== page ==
It is not polite to ask someone about their weight, but it is so bloggone normal to use 93 cheap puns on a player's name to help the season go by.

So: can we expect the Isles' last free agent addition to pull his own Weight?

I tackled this issue a bit in the old space when the Isles were rumored to be looking at him. But at that point I was more focused on my fear that they would overpay the man and create unreasonable expectations he'd never live up to. At $1.75 mil (potentially $4 mil+ with bonuses), that fear now appears unfounded -- although only time will tell us what those bonuses are and how easily they can be met. (If you've seen them or know where to look, do let me know.)

The Gift of Gab
This time I want to go into a little more detail on what the Isles bought, and how we can expect him to perform. Anyone who saw him at the recent Open House or caught his candid interviews on ITV can catch the vibe that he is a solid character. From what it's like to move the family again, to how Wayne Gretzky told him what his new number should be (some guy on a long-term deal has his traditional #39), to how it felt to be buried by management last season, he'll tell you how it is in a frank but respectful way -- or as captain Bill Guerin jabbed: "Get ready for some long-winded answers." Isles fans can expect him after games to speak honestly about the team's performance this season.

In fact, the one area where he seems to not speak openly is when a team's management is in the process of shafting him. Both in St. Louis and Anaheim last year, he took it on the chin and didn't raise a team-distracting fuss when management was using him and speaking to him in a way far below what he was told when acquired.

But will Weight's presence on the Islanders' roster help them win more games than they would have won without him?

As usual, there are multiple ways to look at the matter. The easy way is to say he's old and done. The measured way is to figure out what he's done recently and project what he could add to the team in a non-worst-cast scenario.

Old Man near the Sea

Let's start with the ugly part:

Weight hasn't nabbed 60 pts. since 2003-04. He hasn't netted 20 goals since 2000-01 with Edmonton (25 G, 91 P). He's 37 and will turn 38 at mid-season. Last year he went from 16 minutes per game (with poor wingers) in St. Louis to 12 minutes per game (and no wingers) in Anaheim, who acquired him only because the numbers worked to fit Scott Niedermayer back into their cap. His game has always been built on speed and passing, but the former has receded since his heyday. To top off this leaflet for the "he's old and washed up" crowd, Weight has had fairly significant abdominal, hip and shoulder injuries since 2002. Speed, most cheetahs have found, is no friend of hip and abdominal pains.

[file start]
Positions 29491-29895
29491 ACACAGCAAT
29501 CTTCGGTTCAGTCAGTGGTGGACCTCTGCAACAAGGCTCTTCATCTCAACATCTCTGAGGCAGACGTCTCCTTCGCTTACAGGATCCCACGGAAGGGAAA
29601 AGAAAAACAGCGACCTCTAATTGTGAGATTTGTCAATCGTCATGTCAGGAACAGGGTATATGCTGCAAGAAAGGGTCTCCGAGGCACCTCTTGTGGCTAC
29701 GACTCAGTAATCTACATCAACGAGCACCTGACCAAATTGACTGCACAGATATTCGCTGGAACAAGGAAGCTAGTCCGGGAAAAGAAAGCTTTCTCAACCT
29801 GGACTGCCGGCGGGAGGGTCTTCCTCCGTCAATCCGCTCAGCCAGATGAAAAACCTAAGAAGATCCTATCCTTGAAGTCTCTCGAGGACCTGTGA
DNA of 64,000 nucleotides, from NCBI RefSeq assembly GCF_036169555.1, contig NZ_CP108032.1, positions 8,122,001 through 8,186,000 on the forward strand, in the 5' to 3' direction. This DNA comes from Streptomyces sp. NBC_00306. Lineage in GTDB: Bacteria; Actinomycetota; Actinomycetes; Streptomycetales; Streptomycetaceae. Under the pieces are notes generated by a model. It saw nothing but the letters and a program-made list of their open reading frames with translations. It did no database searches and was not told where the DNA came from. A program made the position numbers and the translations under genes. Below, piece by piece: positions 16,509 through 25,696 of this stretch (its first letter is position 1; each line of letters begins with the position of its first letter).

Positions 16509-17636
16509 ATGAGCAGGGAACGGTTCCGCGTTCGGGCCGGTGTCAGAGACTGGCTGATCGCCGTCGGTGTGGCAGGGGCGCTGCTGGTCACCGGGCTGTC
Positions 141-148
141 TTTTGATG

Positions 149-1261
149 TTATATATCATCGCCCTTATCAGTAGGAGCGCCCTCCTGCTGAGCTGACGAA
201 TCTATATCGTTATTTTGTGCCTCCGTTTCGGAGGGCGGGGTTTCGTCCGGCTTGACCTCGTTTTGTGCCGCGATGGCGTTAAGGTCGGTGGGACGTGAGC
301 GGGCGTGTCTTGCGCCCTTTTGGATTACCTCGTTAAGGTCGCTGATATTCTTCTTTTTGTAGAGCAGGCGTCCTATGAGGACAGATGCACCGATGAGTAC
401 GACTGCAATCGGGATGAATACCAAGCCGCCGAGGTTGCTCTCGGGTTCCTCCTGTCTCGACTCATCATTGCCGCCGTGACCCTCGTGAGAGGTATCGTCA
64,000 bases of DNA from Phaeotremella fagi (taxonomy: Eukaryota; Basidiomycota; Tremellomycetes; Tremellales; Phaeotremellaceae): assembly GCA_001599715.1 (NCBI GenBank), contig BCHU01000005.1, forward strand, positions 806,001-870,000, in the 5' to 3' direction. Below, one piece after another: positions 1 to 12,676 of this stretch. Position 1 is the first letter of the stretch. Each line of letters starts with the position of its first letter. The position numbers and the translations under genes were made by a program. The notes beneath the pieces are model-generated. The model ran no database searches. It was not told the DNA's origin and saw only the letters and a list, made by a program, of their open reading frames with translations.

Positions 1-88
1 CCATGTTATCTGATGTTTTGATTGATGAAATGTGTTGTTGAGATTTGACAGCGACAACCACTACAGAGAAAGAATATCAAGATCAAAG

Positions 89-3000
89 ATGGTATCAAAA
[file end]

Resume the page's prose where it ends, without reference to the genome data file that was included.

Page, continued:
Reason for Hope: Powerplay and Guts
But the reason the abdominal/hip injuries affected him for so long is also one of the reasons we can hope he brings something useful to the Islanders: Weight played through the sprained pelvis that ultimately necessitated abdominal surgery. As a team leader (he was the Blues' $9 million center), he seemed to do everything he could to get back into the lineup and remain there, demonstrating the classic hockey "play through the hangnail" ethos that is so foreign to MLB. Blues followers never heard him complain, but there were always whispers well into the next season about how painful the injury was, and how the recovery was prolonged by his continued play.

He assured Isles fans at the Open House that, despite thoughts of retirement last season, he is fit and ready to go. He obviously has some incentives, including proving that he's not done as well as getting to -- and beyond -- the 31 points he needs to reach 1,000 for his career.

He also said that about a year-and-a-half ago -- coincidentally, when Bill Guerin was a Blue -- Weight was playing some of the best hockey of his career, resurrecting a nearly lost Blues season after the mid-season hiring of Andy Murray as coach. I'd say his best was actually in the 2003 playoffs, when he manned the point on the powerplay after Al MacInnis was injured and -- with 5G, 8A in seven games -- almost carried the Blues past the Canucks despite half the team being felled by the flu.

That series was Weight at his best: rallying the troops through adversity and asserting himself on the powerplay. If it ever repeats on the NHL Network's "Classic Series" program again, DVR it and you'll see what I mean. Whether he can replicate some of that six years later is naturally a question of age and health. But my guess is that he'll do it and whet our appetite some nights, while age (i.e. the weakened ability to recover quickly) will stymie him and frustrate us on other nights.

To that point, Weight's powerplay numbers have in fact gone down in recent years. But there are two factors beyond age that may be affecting that: He was on some horrendous powerplay clubs in St. Louis after MacInnis retired and Chris Pronger was dumped. And last year in particular, his powerplay minutes were not spent with, erm, "ideal" teammates, as the team tried to revolve its number one unit around Paul Kariya and Keith Tkachuk.

Lasting Impact is 'In the Room'
So where are we going with this subjective thesis? Essentially, despite a fresh start I don't expect Weight to surpass his recent numbers. (Shock!) A mere repeat of 2006-07's 16-43-59 would be glorious, even if it cost us bonuses that took us up near that $4 mil. That said, with faith and opportunity from management like he hasn't had in recent years, and with finishers like Guerin and perhaps Kyle Okposo, and puckmovers like Marc Streit and Mike Comrie, there should be ample opportunity for him to rack up points while improving last season's woeful PP unit.